What Is Whole Brain Teaching and How Does It Work?

The modern educational system faces more and more challenges every year, and not all of these challenges are easy to address. As a result, many teachers get disappointed in the existing approaches that fail to solve problems that have existed for many years. Corporal punishment hasn’t been used for many years, and now teachers also have to stop using withholding recess as punishment, as well. Maintaining discipline and keeping kids engaged becomes more difficult than ever. A quickly growing number of kids diagnosed with ADHD, autism, and ADD makes the situation even more challenging for teachers.

There’s no surprise that many educators feel frustrated when seeing college freshmen who are completely unprepared for their higher education. As for the elementary teachers, they are happy to use any methods that can help them keep the classroom engaged, no matter how well these methods fulfill the students’ educational needs. For many teachers, students being cooperative and sitting still behind their desks is what they want but rarely see in reality.

Experienced teachers are always happy to learn about new methods that promise an opportunity to improve discipline in class. At the same time, experienced teachers always take the news about another revolutionary approach with a grain of salt. Fortunately, sometimes, new approaches actually help solve some common issues in the classroom, and this is the case with whole brain teaching strategies.

Whole brain teaching was developed by three teachers from California who addressed some problems familiar to thousands of teachers from all over the world. This approach is aimed to make children not only listen to what you say but also move with you and stay engaged. Lots of engaging activities allow teachers to use whole brain teaching for challenging kids, while whole brain teaching classroom rules make this approach perfect for teachers who struggle with maintaining discipline.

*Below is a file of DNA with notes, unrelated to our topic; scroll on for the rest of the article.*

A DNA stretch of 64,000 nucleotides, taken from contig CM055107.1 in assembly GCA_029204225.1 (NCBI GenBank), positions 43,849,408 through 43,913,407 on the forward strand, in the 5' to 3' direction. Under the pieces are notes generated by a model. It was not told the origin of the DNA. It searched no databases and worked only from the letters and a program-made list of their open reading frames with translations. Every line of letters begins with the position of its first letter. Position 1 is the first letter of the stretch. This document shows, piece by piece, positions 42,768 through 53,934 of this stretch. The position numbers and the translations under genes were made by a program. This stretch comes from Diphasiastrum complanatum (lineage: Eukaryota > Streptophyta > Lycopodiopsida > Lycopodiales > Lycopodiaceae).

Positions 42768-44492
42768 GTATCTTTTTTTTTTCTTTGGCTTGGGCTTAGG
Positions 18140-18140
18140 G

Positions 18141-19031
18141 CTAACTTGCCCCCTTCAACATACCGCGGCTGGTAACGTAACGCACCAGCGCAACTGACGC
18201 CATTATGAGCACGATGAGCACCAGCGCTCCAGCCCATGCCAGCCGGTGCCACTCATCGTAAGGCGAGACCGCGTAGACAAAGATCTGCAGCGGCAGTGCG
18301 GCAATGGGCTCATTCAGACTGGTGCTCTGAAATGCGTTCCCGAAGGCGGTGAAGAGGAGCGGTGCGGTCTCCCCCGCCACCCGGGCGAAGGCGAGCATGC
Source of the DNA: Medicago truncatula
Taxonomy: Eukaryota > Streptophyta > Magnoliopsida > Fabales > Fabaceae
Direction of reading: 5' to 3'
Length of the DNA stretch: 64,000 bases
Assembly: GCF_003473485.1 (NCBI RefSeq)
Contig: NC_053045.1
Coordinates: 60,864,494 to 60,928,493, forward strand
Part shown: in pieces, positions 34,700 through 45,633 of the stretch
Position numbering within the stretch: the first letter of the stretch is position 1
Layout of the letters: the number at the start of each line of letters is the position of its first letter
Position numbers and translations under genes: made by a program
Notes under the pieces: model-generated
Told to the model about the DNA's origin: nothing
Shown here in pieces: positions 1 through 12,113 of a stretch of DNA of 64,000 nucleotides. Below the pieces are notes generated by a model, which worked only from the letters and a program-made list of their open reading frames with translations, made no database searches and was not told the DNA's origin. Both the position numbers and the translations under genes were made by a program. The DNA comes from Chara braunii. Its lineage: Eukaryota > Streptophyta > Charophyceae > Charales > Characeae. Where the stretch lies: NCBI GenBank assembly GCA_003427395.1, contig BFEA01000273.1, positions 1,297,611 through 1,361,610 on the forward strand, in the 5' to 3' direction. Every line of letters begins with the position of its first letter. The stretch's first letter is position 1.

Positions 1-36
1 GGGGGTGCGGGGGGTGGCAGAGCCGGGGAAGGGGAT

What Is Whole Brain Teaching?

This is an instructional method that became very popular thanks to the popularity of social-emotional learning. Whole brain teaching makes the learning process much more energetic and engaging. The learning process to a large extent relies on mimicry and it’s based on the neuroscientific features of the human brain. The more boring the lessons, the less effective they are. The whole brain teaching definition is perfectly reflected in the very name of this approach because it’s aimed to engage every area of a child’s brain. 

Generally, this approach is based on authority. Students are constantly reminded that their teacher is the ultimate authority. Teachers answer any of their students’ questions and facilitate the learning process, but whole brain teaching is generally teacher-centered. Of course, establishing authority in class is a common challenge, so the whole brain teaching approach utilizes several effective techniques. For instance, the class should be immediately introduced to the “Class Yes” technique.

Thanks to “Class Yess,” students get used to answering the teacher immediately, at any given moment. The teacher says “Class,” and all students should immediately answer “Yes.” Students should also use the same tone as their teacher. If the teacher shouts “Class!,” all students must shout “Yes!,” and if the teacher speaks quietly, all students should also answer quietly. 

Although such an approach may look a little silly, this is exactly what makes it effective. According to the creator of this method Chris Biffle, teachers should make their classes more engaging and less boring by delivering unexpected moments of fun and joy. Briffle also describes many useful games in his whole brain teaching book. “Class Yes” not only makes lessons less boring but also gives teachers a great opportunity to immediately get their students’ attention whenever they need it. The high engagement of this approach is a reason why many educators use whole brain teaching in kindergarten.